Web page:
• [Only in Thao Complaint: “[Thao] initially obtained a hobble restraint from the squad car to restrain Mr. Floyd in that manner, but the officers chose not to use it and maintained their positions. During this time [Thao] looked directly at how Chauvin was restraining Mr. Floyd with Chauvin’s knee on Mr. Floyd’s neck area, and observed that the three officers had Mr. Floyd subdued in this manner. [Thao] then became concerned about a number of citizens who had gathered and were watching the officers subdue Mr. Floyd, and potential traffic concerns, and so {Thao] stood between those citizens and the three officers restraining Mr. Floyd. When one citizen stepped off the curb, imploring Chauvin to get off of Mr. Floyd, [Thao] put his hands on the citizen to keep him back.”
  • “One of the officers said, ‘You are talking fine’ to Mr. Floyd as he continued to move back and forth. [Lane] asked, ‘should we roll him on his side?’ and Officer Chauvin said, ‘No, staying put where we got him.’ [Lane] said, ‘I am worried about excited delirium or whatever.’ Officer Chauvin said, ‘That’s why we have him on his stomach.’ Officer Chauvin and Kueng held Mr. Floyd’s right hand up.”[Only in Lane Complaint: “Despite his comments, [Lane] took no actions to assist Mr. Floyd, to change his position, or to reduce the force the officers were using against Mr. Floyd.”] [Only in Kueng Complaint: “[Kueng] was in between Chauvin and Lane and in a position to hear their comments.”] Officer Chauvin and [Keung] held Mr. Floyd’s right hand up. None of the three officers moved from their positions.”
  • “While Mr. Floyd showed slight movements, his movements and sounds decreased until at 8:24:24, Mr. Floyd stopped moving. At 8:25:31 the video appears to show Mr. Floyd ceasing to breathe or speak. [Lane] said, ‘want to roll him on his side.’ [Keung] checked Mr. Floyd’s right wrist for a pulse and said, ‘I couldn’t find one.’ None of the officers moved from their positions.”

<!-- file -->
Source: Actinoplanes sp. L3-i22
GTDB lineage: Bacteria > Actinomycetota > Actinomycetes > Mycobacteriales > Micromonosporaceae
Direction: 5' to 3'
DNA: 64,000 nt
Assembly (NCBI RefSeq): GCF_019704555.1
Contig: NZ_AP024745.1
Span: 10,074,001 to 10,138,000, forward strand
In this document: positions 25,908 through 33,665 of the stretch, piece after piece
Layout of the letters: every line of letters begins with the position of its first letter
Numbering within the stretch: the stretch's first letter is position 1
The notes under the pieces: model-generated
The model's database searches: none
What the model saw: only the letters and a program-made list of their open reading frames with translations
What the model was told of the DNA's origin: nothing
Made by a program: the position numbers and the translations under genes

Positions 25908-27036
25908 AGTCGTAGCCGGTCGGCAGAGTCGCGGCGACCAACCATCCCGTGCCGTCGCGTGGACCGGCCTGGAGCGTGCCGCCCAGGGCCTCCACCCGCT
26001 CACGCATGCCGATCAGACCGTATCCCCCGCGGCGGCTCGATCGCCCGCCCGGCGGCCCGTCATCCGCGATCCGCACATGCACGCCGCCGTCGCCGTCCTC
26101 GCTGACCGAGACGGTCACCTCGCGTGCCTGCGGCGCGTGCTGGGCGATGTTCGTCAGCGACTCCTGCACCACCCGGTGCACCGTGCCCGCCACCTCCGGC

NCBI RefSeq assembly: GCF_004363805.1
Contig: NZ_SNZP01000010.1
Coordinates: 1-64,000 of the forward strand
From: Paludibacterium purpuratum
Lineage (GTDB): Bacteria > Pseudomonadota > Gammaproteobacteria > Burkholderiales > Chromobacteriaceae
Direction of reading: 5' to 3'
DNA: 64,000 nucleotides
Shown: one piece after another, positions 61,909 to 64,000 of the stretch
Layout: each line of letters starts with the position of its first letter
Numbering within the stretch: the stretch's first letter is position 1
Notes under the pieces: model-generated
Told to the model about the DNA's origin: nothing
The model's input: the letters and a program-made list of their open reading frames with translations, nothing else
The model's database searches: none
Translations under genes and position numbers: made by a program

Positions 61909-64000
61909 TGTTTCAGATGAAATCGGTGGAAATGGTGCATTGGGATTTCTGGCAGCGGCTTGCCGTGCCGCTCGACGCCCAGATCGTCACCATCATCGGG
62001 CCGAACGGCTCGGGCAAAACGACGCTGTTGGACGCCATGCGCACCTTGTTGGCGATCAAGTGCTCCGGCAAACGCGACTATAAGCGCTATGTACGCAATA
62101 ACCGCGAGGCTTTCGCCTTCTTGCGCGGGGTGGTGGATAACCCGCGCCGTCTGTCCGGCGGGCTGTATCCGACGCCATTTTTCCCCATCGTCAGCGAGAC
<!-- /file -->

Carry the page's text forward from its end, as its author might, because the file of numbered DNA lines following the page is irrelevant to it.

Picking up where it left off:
• “At 8:27:24, Officer Chauvin removed his knee from Mr. Floyd’s neck. An  ambulance and emergency medical personnel arrived, the officers placed Mr. Floyd on a gurney, and the ambulance left the scene. Mr. Floyd was pronounced dead at Hennepin County Medical Center.”
  • “The Hennepin County Medical Examiner (ME) conducted Mr. Floyd’s autopsy on May 26, 2020. While the ME did not observe physical findings supportive of mechanical asphyxia, the ME opines that Mr. Floyd died from cardiopulmonary arrest while being restrained by law enforcement officers. The autopsy revealed that Mr. Floyd had arteriosclerotic and hypertensive heart disease, and toxicology testing revealed the presence of fentanyl and evidence of recent methamphetamine use. The ME opined that the effects of the officers’ restraint of Mr. Floyd, his underlying health conditions, and the presence of the drugs contributed to his death. The ME listed the cause of death as ‘ [c]ardiopulmonary arrest complicating law enforcement subdural, restraint, and neck compression,’ and concluded the manner of death was homicide.”[4]
  • Officer Chauvin, [Lane and Kueng] subdued Mr. Floyd prone to the ground in this manner for nearly 9 minutes. During this time, Mr. Floyd repeatedly stated he could not breathe and his physical condition continued to deteriorate such that force was no longer necessary to control him. Officer Chauvin had his knee on Mr. Floyd’s neck for 8 minutes and 46 seconds in total. Two minutes and 53 seconds of this was after Mr. Floyd was non-responsive. Police are trained that this type of restraint with a subject in a prone position is inherently dangerous. Officer Chauvin’s restraint of Mr. Floyd in this manner for a prolonged period was a substantial causal factor in Mr. Floyd’s losing consciousness, constituting substantial bodily harm, and Mr. Floyd’s death as well.”

 Analysis of the Complaints Against the Other Three Officers